Valiantly, I thought, I attempted to engage: "I remember talking about this project when it first came up, back when life felt normal, like…a century ago.”
“Don’t say, ‘like’ dear, it is common. Now…” She shifted her tall taut frame in her seat as she prepared to enter the freeway. Her voice grated on my last nerve. Every letter was sounded quietly and perfectly; her enunciation, an affect she grew into while ridding herself of the accent from Signal Hill, Tennessee was exceptionally clear, as though she were speaking with a child in a high pitch that sometimes cracked. “You haven’t been out in quite a long time. People are going to be uncomfortable. Just be your normal gracious self and you’ll be fine.”
Fifty-eight years old and she’s still telling me what to do. My best friend and pseudo-sister Renee Murphy and I dubbed her Mother Superior years ago.
I girded myself to face the world.
We entered Historic Park, a community of six Victorian houses among what felt like acres of pristine lawns and landscaping. I hadn’t been to this historical area for years. I concentrated on keeping my head down and my ankles steady in my heels as we walked toward the crowd gathered in the tent. This was Renee’s day.
A weak sun tried to do its duty, obliterated by puffy clouds that floated by as though they, too, didn’t want to be a part of this day. A slight breeze waffled the large canvas tent roof that sounded like the thwap of sails in the wind.
We, the cream of the crop, the best of the best, the exclusive club of high minded philanthropic do-gooders (and I had been one of them), gathered on the manicured lawn of the historical site that had recently been used as bed and breakfast businesses, but now were being turned into studios and shops for local artists. My Ferragamo’s sank into the soft grass and I wondered why I hadn't been smart enough to wear more sensible shoes.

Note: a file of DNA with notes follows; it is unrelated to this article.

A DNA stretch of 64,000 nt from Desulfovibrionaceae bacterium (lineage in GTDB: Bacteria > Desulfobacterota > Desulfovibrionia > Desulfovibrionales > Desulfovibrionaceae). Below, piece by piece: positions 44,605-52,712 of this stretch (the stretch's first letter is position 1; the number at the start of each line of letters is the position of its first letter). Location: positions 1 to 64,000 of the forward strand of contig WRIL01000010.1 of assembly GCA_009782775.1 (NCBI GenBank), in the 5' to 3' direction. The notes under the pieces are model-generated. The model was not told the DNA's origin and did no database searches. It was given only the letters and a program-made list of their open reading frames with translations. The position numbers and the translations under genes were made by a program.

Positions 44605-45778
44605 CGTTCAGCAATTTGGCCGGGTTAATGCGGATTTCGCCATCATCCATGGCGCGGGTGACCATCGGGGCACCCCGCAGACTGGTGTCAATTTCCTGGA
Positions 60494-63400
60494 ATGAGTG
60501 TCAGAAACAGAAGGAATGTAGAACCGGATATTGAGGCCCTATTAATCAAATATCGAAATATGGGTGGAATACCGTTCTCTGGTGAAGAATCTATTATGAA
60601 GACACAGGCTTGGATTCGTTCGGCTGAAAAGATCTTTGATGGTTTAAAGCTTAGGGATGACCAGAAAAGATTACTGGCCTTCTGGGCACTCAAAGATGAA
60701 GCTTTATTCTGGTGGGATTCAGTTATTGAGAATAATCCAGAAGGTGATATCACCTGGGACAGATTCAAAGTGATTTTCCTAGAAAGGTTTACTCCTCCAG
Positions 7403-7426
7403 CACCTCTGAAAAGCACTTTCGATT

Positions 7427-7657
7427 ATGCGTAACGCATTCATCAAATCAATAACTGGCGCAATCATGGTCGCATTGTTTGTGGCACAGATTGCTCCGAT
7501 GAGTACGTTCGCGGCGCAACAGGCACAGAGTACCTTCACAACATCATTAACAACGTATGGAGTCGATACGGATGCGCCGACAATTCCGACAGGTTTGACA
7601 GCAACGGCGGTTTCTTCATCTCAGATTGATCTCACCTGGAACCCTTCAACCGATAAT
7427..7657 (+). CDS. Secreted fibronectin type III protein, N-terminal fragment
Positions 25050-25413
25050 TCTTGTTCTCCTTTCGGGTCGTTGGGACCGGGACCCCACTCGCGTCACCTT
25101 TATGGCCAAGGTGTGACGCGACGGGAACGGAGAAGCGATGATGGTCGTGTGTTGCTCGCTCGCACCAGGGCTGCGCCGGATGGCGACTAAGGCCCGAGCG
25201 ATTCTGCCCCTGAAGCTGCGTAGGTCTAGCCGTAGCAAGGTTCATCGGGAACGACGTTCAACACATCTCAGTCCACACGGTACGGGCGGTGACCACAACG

I am flawed. Badly. How the hell did I get here? I don’t belong with these well-heeled, perfect people, but have been among them for years.
Renee Murphy, the honorable mayor of San Diego and my best friend, appeared at my side within five minutes, wearing a bright red pantsuit in homage to the Holidays. She put an arm around my shoulders and said, “You look good. Strong.” I wanted to warn her about my shoulder blade: it felt as sharp and as big as an ax, as though it might cut her if she got too close. Everything about my body felt dry and angular; my bones might snap with a soft gust of wind.
"I don’t feel it. Mother Superior is driving me nuts.”
Renee snorted and leaned in. “So, what else is new? Listen. We talked about this and I need you to lead the charge. You can find an artist to sponsor and get him or her going in one of the houses. Or take one yourself. But I need your help.” She stopped and looked over my shoulder. “By the time the project is ready, you will be, too.” She waved while still talking to someone behind me. Renee had no time for niceties. She jumped in and said whatever tickled her mind. I loved her for that. But not today.
"I'll think about it.”
Her eyes came back to me. "You did promise once upon a time, but don’t feel any pressure from me. Can you meet me here tomorrow afternoon? You should tour the houses.”
“Yes, but don’t try to trick me into anything. I’m not up for a challenge right now.”
“Who, me?” She crossed her eyes for a second and grinned, then put on her mayoral face, much as she did in school, the class clown straightening up when the teacher had had enough.
"Mrs. Anderson. So nice to see you," she said, addressing a woman behind me. I pulled my heels from the grass and pivoted to see the legendary socialite, looking every inch the Dowager Duchess in a lavender dress that whipped softly at her thin legs in the breeze. She carried a beautiful dark wooden cane topped with a silver fox. A large amethyst brooch clutched her collar. Snow-white hair scattered around her face in wispy tendrils that had escaped from a bun at the top of her head. Her pale skin, the color of an antique ivory cameo, folded inward along dimple lines and left soft divots where laugh lines once were. She smiled, which, despite myself, made my day just a bit brighter. Iris was, truth be told, someone you just couldn’t dislike. She had no detractors, and therefore was on Mother’s Acceptable List. Few were.